What’s the perfect movie length? Only a lightweight needs toilet or food breaks

What’s the perfect movie length? Only a lightweight needs toilet or food breaks

I can still remember sitting down to Theo Angelopoulos’s legendary epic film The Travelling Players and noting that it was 222 minutes long and thinking … sure, cool, two hours and twenty-two minutes, tiny bit on the long side, OK, nothing I can’t handle. The truth hit me just as the house lights were starting to dim and that spasm of unease came back into my mind reading about the new US research survey that suggests that 92 minutes is the “perfect” length for a film.

The “perfect” length? What does that even mean? Larry David fans will remember his magnificent resentment in Curb Your Enthusiasm when someone tries to think of something nice to say about his hugely unsuccessful feature film Sour Grapes and finally says: “It was such a perfect length.” Larry replies acidly: “What about the width? There’s some great width in that movie!” Ninety-two minutes? Does that extra two minutes mean you’re not such a wimp that you can’t stand a film that goes above an hour and a half?

I can only say I have taken on films of buttock-annihilating, bladder-stress-testing massiveness. Bela Tarr’s mysterious black-and-white Hungarian meisterwerk Sátántangó weighs in at 439 minutes and if you’re already trying to divide that by 60 in your head and work out how many hours it is, then forget it, you’re too much of a lightweight. And only a lightweight wants loo breaks or food breaks. The original uncut version of Erich Von Stroheim’s silent 1924 masterpiece Greed went on “all day” at its single screening for awestruck critics and aghast executives, with the master himself reportedly sitting at the back scowling at anyone who dared ducking out to visit the restroom.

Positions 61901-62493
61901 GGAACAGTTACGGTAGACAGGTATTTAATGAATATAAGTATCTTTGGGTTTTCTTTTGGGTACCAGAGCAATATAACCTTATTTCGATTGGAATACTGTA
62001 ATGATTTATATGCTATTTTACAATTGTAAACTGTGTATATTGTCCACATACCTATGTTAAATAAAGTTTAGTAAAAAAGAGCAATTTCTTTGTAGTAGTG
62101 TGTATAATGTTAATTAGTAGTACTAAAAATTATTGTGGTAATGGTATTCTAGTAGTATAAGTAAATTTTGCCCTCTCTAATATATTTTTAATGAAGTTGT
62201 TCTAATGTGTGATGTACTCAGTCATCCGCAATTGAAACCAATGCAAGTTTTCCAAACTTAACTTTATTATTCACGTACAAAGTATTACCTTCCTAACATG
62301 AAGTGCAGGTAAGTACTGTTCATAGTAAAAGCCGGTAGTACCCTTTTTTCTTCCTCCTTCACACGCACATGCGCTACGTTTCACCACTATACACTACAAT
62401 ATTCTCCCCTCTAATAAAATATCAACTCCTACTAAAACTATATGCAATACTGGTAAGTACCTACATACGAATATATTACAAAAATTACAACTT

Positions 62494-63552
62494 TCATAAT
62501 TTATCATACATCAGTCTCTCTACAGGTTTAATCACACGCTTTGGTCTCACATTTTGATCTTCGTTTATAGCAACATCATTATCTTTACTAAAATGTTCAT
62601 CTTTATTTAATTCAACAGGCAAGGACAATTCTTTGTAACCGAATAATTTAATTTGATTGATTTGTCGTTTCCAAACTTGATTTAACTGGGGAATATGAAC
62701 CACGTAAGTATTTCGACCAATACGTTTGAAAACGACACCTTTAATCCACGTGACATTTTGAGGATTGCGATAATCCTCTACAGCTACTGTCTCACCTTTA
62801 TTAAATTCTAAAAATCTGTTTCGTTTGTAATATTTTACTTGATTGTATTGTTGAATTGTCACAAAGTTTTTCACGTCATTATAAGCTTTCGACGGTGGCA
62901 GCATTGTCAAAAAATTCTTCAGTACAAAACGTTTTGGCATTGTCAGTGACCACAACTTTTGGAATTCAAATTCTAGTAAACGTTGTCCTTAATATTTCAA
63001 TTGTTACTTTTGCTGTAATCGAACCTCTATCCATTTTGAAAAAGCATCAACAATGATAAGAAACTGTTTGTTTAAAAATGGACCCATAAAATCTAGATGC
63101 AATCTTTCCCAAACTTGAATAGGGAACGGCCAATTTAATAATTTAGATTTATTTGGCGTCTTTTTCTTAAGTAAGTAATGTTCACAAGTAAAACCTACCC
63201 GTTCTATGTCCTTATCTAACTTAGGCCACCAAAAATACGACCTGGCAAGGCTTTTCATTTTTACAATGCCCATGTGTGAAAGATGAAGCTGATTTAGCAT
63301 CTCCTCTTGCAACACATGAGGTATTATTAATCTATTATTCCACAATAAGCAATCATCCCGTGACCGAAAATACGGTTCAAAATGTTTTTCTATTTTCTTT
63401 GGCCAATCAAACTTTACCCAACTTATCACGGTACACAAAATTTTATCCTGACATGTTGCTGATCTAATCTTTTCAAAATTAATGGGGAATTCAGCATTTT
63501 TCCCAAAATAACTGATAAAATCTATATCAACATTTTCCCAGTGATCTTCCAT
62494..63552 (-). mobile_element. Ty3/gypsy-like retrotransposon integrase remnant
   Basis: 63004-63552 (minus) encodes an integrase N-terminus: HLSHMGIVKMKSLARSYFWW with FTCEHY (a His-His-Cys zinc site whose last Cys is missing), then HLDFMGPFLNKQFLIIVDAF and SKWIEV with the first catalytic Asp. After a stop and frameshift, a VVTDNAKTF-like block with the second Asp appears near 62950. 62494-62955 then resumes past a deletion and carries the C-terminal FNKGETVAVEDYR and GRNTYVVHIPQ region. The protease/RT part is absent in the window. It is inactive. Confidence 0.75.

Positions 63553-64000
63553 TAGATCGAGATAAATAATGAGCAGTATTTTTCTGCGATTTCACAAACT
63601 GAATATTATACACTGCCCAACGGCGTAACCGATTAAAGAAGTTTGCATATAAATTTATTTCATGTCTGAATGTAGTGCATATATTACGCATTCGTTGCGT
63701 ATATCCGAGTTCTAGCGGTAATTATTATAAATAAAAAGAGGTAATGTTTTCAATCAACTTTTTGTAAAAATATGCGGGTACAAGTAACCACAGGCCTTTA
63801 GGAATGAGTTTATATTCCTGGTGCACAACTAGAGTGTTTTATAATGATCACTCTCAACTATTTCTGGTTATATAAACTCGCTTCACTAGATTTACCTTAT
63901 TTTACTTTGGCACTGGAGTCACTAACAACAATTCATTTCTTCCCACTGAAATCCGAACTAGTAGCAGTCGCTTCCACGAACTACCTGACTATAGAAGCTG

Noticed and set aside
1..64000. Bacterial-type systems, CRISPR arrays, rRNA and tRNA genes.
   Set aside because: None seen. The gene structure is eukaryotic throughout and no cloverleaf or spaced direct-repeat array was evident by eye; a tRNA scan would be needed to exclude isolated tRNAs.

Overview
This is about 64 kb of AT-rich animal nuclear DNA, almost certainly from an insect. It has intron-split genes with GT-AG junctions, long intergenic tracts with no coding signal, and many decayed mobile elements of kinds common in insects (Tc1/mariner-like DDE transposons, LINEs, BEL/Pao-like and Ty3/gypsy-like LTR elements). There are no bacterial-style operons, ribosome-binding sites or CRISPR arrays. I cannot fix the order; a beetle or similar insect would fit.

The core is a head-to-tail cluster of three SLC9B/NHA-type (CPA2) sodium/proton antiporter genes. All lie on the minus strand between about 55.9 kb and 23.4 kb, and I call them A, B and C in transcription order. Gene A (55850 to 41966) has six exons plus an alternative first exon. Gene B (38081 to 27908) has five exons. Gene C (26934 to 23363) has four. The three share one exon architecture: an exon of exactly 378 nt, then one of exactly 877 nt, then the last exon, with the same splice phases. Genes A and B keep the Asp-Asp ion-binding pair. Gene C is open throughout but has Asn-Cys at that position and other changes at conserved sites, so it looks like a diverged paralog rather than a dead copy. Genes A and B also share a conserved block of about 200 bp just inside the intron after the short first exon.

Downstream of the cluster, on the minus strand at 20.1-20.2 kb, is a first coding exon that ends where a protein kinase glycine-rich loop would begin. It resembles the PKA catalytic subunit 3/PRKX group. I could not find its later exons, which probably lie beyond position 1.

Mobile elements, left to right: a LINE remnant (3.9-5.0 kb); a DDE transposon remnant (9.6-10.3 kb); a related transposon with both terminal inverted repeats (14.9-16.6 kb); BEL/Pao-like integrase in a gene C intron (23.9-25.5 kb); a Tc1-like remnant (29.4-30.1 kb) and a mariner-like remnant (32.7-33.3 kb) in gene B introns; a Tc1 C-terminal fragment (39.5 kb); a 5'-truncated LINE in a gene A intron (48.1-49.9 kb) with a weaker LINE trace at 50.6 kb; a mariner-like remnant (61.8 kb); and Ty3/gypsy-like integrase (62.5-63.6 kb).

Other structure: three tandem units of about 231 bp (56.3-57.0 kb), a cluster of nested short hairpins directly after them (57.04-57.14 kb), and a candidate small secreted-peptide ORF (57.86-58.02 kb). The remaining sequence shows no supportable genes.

That said, an hour and a half isn’t a bad proportion. My late predecessor Derek Malcolm told me that 10% can be cut out of any film, no matter how long it is, and then 10% of that, and again, so that a film – like Zeno’s arrow – approaches a sublime existential state of brevity. In truth, there’s something to be said for the 92-minute idea. Charles Laughton’s The Night of the Hunter is 92 minutes. So is Ingmar Bergman’s Autumn Sonata, Howard Hawks’s His Girl Friday, Tim Burton’s Beetlejuice, Anthony Mann’s Winchester ’73, Pete Docter’s Monsters, Inc, and Kevin Smith’s Clerks.

Storytelling discipline and clarity in feature film-making used to mean that the hour-and-half-to-two hour benchmark got a three-act narrative across with efficiency and force and theatre managers loved it because they could schedule many separate performances a day. Now, perhaps, the primacy of streamers and binge-watching means in theory that people are ready for longer films (though perhaps not in the theatre). I have watched epic films that have zapped by very quickly, and I have watched films that were short in theory (usually commercial Hollywood pictures) but whose every minute seemed to last as long as Wagner’s Ring Cycle. Let’s not tie ourselves to a 92-minute rule.

Source: theguardian.com